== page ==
Puerta de Tierra, San Juan
Puerta de Tierra ("Gateway of the Land") is named for its close proximity to Old San Juan. Only 2mi/3.2km in length and one quarter mi/0.4km wide, Puerta de Tierra occupies the lowlands of the area that was colonial San Juan. Historically, Puerta de Tierra was a slum for non-European Islanders, while the Spaniards lived within the walls of Old San Juan. Today, the district is a combination of commonwealth government buildings, residences and Navy and Coast Guard facilities.Puerta de Tierra is a relatively rough part of town and it is not recommended that visitors spend any time here after dark.
Puerto Rico received the Capitol building from the USA in 1925. Built by Puerto Rican architect Rafael Carmoega, the El Capitolo building is modeled on the USA Capitol building in Washington however, some people feel it has more of a Romanesque look to it. The Commonwealth constitution of Puerto Rico (1952) is displayed inside an 80ft/24.3m rotunda. El Capitolo is registered on the National Trust of Historic Sites.El Capitolo has an unusual location in one of Puerto Rico's roughest neighbourhoods. It is also located right off the expressway where a quick photo can be snapped as you drive by.
San Gerónimo Fort
Built as a protection for Puerta de Tierra, Fuerte San Gerónimo (completed 1788) was barely up and running before the British invasion of 1797 which damaged the fort extensively. While the interior is closed to visitors, exterior access is usually allowed and the prime attraction of the fort is the vistas of Condado that can be enjoyed from atop of the ramparts. The fort is registered as part of the National Trust of Historic Sites.
Muñoz Rivera Park and Sixto Escobar Park
Over 50 years old, the ocean side Muñoz Rivera Park and Sixto Escobar Park (Parque Muñoz Rivera and Parque Sixto Escobar) have walking trails, shady trees, landscaped gardens, children's recreational areas and the Peace Pavilion, a site that occasionally holds community events. Artisan's fairs are held on weekends here and in the park adjacent to Muñox Rivera Park, called Sixto Escobar. Parque Sixto Escobar was the site of the Pan American Games of 1979 and is now home to an Olympic track.The parks also host an annual jazz festival, the Heineken Jazz Festival which highlights the Caribbean and Puerto Rico's top jazz musicians. Also located in Parque Muñoz Rivera and Parque Sixto Escobar is a small museum attached to a historic powder magazine.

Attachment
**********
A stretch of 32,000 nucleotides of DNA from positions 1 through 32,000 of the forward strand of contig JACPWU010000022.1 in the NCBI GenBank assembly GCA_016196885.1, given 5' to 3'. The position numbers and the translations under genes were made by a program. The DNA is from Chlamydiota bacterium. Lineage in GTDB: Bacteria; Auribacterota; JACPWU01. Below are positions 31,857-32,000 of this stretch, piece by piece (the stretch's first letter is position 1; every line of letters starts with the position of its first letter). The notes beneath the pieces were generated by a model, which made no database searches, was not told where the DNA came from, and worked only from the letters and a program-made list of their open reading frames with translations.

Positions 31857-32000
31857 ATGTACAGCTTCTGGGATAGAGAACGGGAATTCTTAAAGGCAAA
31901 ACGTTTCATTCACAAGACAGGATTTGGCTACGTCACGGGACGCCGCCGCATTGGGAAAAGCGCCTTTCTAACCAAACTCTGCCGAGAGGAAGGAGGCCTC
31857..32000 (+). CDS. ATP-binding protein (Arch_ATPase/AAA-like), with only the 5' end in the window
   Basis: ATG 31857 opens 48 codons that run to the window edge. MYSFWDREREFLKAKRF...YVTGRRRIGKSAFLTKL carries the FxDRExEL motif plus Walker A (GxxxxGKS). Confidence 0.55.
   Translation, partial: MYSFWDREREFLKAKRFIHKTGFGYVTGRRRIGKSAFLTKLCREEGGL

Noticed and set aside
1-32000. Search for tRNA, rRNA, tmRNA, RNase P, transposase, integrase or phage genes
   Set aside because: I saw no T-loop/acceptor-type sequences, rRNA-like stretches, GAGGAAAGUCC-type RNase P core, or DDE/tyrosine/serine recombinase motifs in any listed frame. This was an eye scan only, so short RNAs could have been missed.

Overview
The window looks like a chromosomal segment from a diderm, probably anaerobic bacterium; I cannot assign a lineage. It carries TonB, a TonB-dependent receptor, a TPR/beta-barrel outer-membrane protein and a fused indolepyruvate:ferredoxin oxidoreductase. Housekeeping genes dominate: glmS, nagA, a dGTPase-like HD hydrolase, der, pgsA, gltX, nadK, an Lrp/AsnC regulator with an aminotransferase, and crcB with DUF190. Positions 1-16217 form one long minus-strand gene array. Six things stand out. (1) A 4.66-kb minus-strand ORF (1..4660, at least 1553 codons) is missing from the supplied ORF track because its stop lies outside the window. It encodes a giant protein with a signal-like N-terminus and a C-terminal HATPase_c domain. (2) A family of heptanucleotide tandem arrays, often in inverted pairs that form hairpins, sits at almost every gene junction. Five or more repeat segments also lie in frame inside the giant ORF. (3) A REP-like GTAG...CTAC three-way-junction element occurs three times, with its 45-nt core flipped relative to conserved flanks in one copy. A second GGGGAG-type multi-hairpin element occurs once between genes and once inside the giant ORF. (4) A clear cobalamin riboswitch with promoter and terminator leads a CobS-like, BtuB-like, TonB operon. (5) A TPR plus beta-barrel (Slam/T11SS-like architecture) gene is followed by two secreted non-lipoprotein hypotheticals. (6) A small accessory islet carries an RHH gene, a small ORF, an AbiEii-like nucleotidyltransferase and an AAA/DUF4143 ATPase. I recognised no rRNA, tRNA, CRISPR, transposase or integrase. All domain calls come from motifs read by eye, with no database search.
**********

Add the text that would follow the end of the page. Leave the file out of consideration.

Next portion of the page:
Playa Escabron is typical of a Caribbean Island beach. Warm clear waters lapping up on caramel colored sands backed by swaying palm trees. Playa Escabron is lined with hotels and restaurants and the scene here can be quite fun at times.The beach has lifeguards and the conditions of the surf are posted with flags. It is fun to stroll down the beach and soak up the natural and human scenery. The Playa Escambron is located in Puerta de Tierra, one of San Juan's rougher districts and it is not recommended that visitors stay past dusk. Also, keep an eye on your valuables while on the beach.
The Supreme Court of Puerto Rico is the islands highest court. It is housed in a dour, three story grey building surrounded by high fences. There is little to see at the actual site, but the court structure is quite interesting.There are seven judges on the Supreme Court of Puerto Rico and they are appointed by the Governor of Puerto Rico and a majority vote in the Senate. The Supreme Court's session begins on the first Monday of October and ends on the last week of June.The Supreme Court is located in the East End of Puerta de Tierra, paradoxically, one of San Juan's toughest neighbourhoods.
Puerta de Tierra Pictures
Map of San Juan Attractions